Means "radiant rose" in Turkish, ultimately from Arabic نور (nur) meaning "light" and Persian گل (gol) meaning "flower, rose".
NURIT   f   Hebrew
Means "buttercup flower" in Hebrew (genus Ranunculus).
NYDIA   f   English (Rare), Spanish, Literature
Used by British author Edward Bulwer-Lytton for a blind flower-seller in his novel 'The Last Days of Pompeii' (1834). He perhaps based it on Latin nidus "nest".
ODTSETSEG   f   Mongolian
Means "star flower" in Mongolian.
ORNELLA   f   Italian
Created by the Italian author Gabriele d'Annunzio for his novel 'La Figlia di Jorio' (1904). It is derived from Tuscan Italian ornello meaning "flowering ash tree".
ORVOKKI   f   Finnish
Means "pansy flower" in Finnish.
PA   f   Hmong
Means "flower" in Hmong.
PALESA   f   Southern African, Sotho
Means "flower" in Sotho.
PANKAJA   m   Hinduism
Means "born of mud", referring to the lotus flower, derived from Sanskrit पङ्क (panka) meaning "mud" and (ja) meaning "born". This is another name of the Hindu god Brahma.
PANSY   f   English
From the English word for a type of flower, ultimately deriving from Old French pensee "thought".
PATIGUL   f   Uyghur
Uyghur elaboration of PATIME using the suffix گۇل (gul) meaning "flower, rose".
PEONY   f   English (Rare)
From the English word for the type of flower. It was originally believed to have healing qualities, so it was named after the Greek medical god Pæon.
PETUNIA   f   English (Rare)
From the name of the flower, derived ultimately from a Tupi (South American) word.
POPPY   f   English (British)
From the word for the red flower, derived from Old English popæg.
POSY   f   English
Diminutive of JOSEPHINE. It can also be inspired by the English word posy for a bunch of flowers.
PRIMROSE   f   English (Rare)
From the English word for the flower, ultimately deriving from Latin prima rosa "first rose".
PRIMULA   f   English (Rare)
From the name of a genus of several species of flowers, including the primrose. It is derived from the Latin word primulus meaning "very first".
PRUNELLA   f   English (Rare)
From the English word for the type of flower, also called self-heal, ultimately a derivative of the Latin word pruna "plum".
PUA   f   Hawaiian
Means "flower, offspring" in Hawaiian.
PUALANI   f   Hawaiian
Means "heavenly flower" or "royal offsring" from Hawaiian pua "flower, offsring" and lani "heaven, sky, royal, majesty".
PUANANI   f   Hawaiian
Means "beautiful flower" or "beautiful offsring" from Hawaiian pua "flower, offsring" and nani "beauty, glory".
PUSHPA   f   Indian, Hindi, Marathi, Kannada, Tamil, Telugu, Nepali
Means "flower" in Sanskrit.
RATREE   f   Thai
From the name of a variety of jasmine flower, the night jasmine, ultimately from a poetic word meaning "night".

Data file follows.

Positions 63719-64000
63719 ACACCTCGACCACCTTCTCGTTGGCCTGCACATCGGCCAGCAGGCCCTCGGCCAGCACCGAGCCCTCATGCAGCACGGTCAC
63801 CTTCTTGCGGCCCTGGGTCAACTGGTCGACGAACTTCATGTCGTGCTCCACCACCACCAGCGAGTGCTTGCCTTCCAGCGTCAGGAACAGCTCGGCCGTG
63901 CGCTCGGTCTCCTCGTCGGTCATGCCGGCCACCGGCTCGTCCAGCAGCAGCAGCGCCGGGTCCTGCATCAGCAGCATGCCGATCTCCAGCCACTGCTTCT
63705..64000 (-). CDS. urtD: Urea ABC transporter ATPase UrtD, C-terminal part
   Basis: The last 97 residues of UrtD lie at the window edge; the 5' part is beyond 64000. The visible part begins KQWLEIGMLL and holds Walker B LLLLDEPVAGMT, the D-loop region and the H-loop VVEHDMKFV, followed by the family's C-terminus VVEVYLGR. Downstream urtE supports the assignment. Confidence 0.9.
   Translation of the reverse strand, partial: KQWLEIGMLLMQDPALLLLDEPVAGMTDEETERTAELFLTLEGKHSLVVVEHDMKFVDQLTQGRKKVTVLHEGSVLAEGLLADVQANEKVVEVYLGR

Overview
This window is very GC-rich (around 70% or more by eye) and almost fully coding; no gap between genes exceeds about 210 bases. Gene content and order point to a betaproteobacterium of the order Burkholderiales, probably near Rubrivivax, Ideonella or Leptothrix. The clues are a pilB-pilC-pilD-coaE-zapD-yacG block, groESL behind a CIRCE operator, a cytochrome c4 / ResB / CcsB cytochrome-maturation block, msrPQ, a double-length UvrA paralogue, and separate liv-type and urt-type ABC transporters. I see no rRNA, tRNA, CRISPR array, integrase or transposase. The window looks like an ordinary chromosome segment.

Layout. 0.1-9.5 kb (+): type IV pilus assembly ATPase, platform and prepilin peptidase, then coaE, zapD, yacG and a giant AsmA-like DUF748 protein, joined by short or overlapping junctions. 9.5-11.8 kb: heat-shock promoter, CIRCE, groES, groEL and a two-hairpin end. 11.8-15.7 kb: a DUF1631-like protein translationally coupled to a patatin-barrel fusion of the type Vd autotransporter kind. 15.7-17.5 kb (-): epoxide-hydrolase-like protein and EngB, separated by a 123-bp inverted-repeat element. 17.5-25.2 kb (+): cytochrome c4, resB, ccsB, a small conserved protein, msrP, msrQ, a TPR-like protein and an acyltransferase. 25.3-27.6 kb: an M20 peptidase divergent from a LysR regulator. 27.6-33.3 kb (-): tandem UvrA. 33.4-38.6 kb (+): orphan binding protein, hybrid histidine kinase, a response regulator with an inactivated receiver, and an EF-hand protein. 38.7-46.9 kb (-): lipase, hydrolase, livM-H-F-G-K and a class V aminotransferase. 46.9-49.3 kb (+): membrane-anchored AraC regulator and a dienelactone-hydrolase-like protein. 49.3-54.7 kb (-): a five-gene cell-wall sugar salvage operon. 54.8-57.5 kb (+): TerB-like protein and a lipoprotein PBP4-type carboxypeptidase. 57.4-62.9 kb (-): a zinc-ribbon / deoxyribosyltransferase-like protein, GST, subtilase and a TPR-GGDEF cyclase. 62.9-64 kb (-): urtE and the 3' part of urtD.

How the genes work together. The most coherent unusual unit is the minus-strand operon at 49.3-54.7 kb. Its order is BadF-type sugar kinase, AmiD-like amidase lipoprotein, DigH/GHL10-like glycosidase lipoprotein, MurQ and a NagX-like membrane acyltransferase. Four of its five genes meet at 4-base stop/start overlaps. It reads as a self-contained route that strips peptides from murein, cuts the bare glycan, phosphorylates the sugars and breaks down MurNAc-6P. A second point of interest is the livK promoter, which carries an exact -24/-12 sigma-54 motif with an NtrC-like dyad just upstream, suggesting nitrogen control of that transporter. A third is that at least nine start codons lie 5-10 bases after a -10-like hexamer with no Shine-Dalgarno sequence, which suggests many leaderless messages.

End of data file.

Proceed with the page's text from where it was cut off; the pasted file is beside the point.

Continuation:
RAYEN   f   Native American, Mapuche, Spanish (Latin American)
Means "flower" in Mapuche.
REYHANGUL   f   Uyghur
Uyghur elaboration of REYHAN using the suffix گۇل (gul) meaning "flower, rose".
ROSE   f   English, French
Originally a Norman form of a Germanic name, which was composed of the elements hrod "fame" and heid "kind, sort, type". The Normans introduced it to England in the forms Roese and Rohese. From an early date it was associated with the word for the fragrant flower rose (derived from Latin rosa). When the name was revived in the 19th century, it was probably with the flower in mind.
RUZHA   f   Bulgarian, Macedonian
Means "hollyhock" in Bulgarian and Macedonian (referring to flowering plants from the genera Alcea and Althaea).
SACNICTE   f   Native American, Mayan
Means "white flower" in Mayan.
SAFFRON   f   English (Rare)
From the English word which refers either to a spice, the crocus flower from which it is harvested, or the yellow-orange colour of the spice. It is derived via Old French from Arabic زعفران (za'faran), itself probably from Persian meaning "gold leaves".
SAMANTHA   f   English, Italian, Dutch
Perhaps intended to be a feminine form of SAMUEL, using the name suffix antha (possibly inspired by Greek ανθος (anthos) "flower"). It originated in America in the 18th century but was fairly uncommon until 1964, when it was popularized by the main character on the television show 'Bewitched'.
SCILLA   f   Italian
Short form of PRISCILLA. This is also the Italian word for the squill flower (genus Scilla).
SETHUNYA   f   Southern African, Tswana
Means "bloom, flower" in Tswana.
SHARON   f   English
From an Old Testament place name, in Hebrew שָׁרוֹן (Sharon), which means "plain", referring to the fertile plain near the coast of Israel. This is also the name of a type of flowering shrub, the rose of Sharon. It has been in use as a given name since the 1920s, possibly inspired by the heroine in the serial novel 'The Skyrocket' (1925) by Adela Rogers St. Johns.